The Ketron SD8 differentiates itself from the keyboard pack by offering a keyboard that isn’t based on the traditional 88-keyed piano, but instead on the chromatic scale that you might find on an accordion.
There’s 120 keys on the left side, and 52 keys on the right for a total of 172 keys. The synthesizer has a built in multi-track sequencer with editing capabilities, and four individual audio outputs too. There’s also an on-board drum machine, with a variety of catchy acoustic and Latin loops. Also along for the ride is a complete multi-effect DSP which lets you crank out all sorts of effects on top of your chromatic stylings.
This polyphonic synth is designed to produce a variety of musical styles, but definitely is best suited to Latin and maybe the occasional Polka. Here’s a couple of fun video clips of the SD8 in action:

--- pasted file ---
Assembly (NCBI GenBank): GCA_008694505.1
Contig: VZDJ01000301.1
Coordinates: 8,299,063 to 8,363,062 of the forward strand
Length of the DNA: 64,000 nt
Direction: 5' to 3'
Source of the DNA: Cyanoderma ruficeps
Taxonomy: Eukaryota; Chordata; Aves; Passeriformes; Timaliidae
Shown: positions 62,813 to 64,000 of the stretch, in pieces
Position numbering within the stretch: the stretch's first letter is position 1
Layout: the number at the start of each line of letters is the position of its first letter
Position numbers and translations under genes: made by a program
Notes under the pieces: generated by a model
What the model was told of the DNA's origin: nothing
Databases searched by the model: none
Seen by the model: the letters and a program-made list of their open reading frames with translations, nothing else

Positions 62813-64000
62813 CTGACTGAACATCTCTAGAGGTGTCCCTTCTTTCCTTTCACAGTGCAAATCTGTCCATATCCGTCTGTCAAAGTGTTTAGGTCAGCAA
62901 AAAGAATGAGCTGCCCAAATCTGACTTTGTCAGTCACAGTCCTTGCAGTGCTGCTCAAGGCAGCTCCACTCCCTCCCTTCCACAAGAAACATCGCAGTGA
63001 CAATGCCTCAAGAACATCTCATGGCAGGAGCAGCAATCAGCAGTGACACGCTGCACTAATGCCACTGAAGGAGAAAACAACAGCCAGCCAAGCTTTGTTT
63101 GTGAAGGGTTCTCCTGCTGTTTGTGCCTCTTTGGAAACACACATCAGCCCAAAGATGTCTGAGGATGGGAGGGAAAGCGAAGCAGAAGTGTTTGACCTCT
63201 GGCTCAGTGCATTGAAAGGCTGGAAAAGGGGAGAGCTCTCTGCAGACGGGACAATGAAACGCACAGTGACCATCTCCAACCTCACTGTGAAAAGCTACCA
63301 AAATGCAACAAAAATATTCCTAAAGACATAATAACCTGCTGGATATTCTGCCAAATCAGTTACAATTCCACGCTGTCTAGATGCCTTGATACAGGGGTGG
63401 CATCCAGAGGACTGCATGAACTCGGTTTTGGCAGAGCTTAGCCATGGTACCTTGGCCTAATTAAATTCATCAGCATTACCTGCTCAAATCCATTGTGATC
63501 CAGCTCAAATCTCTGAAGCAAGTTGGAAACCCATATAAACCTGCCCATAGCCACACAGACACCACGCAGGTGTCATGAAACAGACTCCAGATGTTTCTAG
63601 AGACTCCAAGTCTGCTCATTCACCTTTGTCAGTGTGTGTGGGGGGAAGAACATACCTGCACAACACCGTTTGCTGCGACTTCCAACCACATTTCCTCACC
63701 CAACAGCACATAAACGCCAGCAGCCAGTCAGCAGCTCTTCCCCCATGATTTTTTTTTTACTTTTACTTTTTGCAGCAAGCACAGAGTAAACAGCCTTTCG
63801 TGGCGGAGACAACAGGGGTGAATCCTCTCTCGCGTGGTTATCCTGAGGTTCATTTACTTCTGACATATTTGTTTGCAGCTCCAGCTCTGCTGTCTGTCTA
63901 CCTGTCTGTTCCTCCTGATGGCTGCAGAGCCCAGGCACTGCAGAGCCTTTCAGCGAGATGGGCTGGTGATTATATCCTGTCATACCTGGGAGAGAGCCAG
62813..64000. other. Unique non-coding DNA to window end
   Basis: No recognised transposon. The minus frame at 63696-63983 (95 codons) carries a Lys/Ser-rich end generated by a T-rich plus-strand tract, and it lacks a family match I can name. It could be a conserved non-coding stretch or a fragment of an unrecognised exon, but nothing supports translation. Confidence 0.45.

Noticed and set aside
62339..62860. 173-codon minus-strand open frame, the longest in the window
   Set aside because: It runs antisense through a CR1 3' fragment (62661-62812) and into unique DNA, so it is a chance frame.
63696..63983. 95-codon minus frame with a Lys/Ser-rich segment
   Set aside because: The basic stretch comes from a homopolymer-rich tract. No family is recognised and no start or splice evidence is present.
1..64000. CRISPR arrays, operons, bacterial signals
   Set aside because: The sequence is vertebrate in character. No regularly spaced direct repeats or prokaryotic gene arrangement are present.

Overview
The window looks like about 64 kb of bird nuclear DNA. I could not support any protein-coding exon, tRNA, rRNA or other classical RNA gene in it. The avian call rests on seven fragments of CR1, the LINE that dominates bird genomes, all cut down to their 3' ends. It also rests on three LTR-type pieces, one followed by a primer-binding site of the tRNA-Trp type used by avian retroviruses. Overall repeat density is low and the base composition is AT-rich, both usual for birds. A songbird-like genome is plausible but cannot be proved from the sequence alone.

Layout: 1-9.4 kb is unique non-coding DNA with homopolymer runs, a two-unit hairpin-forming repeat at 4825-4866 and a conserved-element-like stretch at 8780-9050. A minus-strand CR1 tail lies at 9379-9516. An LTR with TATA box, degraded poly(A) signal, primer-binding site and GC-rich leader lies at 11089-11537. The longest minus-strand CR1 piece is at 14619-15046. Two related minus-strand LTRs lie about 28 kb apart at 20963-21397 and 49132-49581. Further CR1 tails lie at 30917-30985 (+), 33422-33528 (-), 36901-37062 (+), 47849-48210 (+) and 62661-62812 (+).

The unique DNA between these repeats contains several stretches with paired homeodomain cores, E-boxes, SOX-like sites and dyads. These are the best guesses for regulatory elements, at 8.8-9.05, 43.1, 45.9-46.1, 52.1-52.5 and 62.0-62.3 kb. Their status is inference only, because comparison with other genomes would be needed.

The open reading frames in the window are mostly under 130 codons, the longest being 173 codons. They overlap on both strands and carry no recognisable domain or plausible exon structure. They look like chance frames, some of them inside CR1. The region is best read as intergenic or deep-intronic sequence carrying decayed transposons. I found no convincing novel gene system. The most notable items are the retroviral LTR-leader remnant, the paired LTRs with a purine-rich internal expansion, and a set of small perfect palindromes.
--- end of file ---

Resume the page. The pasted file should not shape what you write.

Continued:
Damn. Now I want to dance the Pasodoble. Too bad I have a complete lack of rhythm or coordination.
I haven’t been able to find any U.S. retailers who currently stock the SD8, but a quick Google search of “Ketron SD8” turns up plenty of suppliers in Europe who are ready for you to plunk down about €3500 (appx. $5000 USD) for yours. Expect to pay a couple hundred extra bucks for one with a built-in hard drive.
Weird Al needs one of these.